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Old 19th October 2018, 01:05   #8
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re: E-Bikes (electric bicycle) : A comprehensive guide

Final pics!

E-Bikes (electric bicycle) : A comprehensive guide-final1.jpg

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How does it feel?

Absolutely amazing. With a 250W motor, you have to be a bit careful about how much wattage you're pumping through it on climbs. They can go upto 500W in bursts, which is helpful but risky to the motor's health if you do it on a sustained climb. This is anyway not a problem in most Indian cities, which tend to be flat.

There's absolutely no such problem here. This 750W mid drive will happily accelerate from 12 to 20 mph on a 10% incline. The first day I was grinning like an idiot going 20 mph on hills I had struggled to do 8 mph on, without breaking a sweat. I could not care less about where I was going - took the wrong turns and weird detours on the way home.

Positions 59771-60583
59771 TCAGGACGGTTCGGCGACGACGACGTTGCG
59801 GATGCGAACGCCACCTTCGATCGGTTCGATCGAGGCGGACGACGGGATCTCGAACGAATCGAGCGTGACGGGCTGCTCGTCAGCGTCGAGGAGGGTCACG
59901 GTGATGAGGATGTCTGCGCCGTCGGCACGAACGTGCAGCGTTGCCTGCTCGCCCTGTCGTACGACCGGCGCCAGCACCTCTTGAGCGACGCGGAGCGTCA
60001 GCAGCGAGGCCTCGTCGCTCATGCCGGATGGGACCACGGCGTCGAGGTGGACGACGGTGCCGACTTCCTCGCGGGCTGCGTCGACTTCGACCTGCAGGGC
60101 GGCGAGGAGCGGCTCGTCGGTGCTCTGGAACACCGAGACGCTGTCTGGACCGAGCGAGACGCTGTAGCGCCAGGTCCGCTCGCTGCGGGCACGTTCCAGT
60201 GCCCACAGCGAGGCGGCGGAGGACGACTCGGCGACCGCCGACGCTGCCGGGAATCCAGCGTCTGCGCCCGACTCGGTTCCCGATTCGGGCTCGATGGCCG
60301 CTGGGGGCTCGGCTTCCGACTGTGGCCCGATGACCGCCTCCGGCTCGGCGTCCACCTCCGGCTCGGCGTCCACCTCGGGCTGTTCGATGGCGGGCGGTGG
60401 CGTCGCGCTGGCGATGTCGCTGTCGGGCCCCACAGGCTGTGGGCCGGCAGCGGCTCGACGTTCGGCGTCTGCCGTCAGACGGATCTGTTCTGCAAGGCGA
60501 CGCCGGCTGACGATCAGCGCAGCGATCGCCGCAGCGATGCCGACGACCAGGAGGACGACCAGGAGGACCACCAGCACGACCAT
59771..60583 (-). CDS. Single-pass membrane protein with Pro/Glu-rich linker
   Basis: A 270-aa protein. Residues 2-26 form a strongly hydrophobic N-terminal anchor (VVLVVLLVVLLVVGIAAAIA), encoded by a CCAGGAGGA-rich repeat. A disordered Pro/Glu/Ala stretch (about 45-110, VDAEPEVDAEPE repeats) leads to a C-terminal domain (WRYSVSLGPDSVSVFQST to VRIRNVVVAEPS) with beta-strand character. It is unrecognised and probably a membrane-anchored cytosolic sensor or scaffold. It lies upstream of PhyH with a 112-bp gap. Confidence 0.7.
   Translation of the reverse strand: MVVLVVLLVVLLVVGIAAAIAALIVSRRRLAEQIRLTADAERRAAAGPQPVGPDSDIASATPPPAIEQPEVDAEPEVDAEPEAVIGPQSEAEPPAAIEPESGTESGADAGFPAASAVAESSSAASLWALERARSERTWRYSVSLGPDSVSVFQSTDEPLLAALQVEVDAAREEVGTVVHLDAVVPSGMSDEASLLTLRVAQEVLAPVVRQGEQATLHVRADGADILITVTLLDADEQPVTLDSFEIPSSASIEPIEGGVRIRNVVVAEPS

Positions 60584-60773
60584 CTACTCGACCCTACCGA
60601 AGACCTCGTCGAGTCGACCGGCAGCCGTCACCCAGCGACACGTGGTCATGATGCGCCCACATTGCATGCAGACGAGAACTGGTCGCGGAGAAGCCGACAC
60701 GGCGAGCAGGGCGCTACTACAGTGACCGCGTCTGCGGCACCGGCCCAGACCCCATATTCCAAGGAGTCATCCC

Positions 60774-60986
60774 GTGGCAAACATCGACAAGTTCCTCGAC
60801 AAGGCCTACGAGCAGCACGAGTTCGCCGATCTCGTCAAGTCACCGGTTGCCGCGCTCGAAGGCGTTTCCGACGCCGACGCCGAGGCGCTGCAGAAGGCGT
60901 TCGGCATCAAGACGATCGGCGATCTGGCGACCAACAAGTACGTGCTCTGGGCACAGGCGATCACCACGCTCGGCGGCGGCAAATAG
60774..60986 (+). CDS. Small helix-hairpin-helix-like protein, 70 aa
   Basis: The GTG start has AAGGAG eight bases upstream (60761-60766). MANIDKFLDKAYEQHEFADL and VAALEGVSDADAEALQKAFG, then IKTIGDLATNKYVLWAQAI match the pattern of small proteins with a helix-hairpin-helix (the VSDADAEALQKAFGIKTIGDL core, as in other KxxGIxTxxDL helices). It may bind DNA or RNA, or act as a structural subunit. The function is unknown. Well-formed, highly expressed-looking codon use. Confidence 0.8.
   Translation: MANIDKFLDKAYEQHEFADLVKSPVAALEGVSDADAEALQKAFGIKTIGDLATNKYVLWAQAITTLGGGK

It has only become smoother with the addition of the extra sensors since then. There are some problems with the rear cassette and I might have to end up changing it, but nothing major.

With such a large chainring, I find myself needing only the first 3 (out of 8) gears to hit the 20 mph cap. Both the gearing and the motor have plenty of room to go further, if I decided to make firmware tweaks. These motors like to spin fast so it's a good idea to stick to lower gears as much as possible.

What happens if something goes wrong?

The support system is somewhat ad-hoc. I could ship back the equipment to the reseller on the opposite coast, and they'd probably repair it. The relatively failure prone components are the integrated controller and a nylon reduction gear. Replacement parts are easily available and you can make the repairs with simple tools.

The good thing about electric vehicles is that they are so simple. Batteries usually function very well until they die, especially if you have good quality cells like Sony/Samsung/Panasonic. Sensors can be replaced. The only thing left is the motor core, which can be rewounded by local guys AFAIK unless it is seriously trashed.

So should we all sell our Activas and kids and get one of these?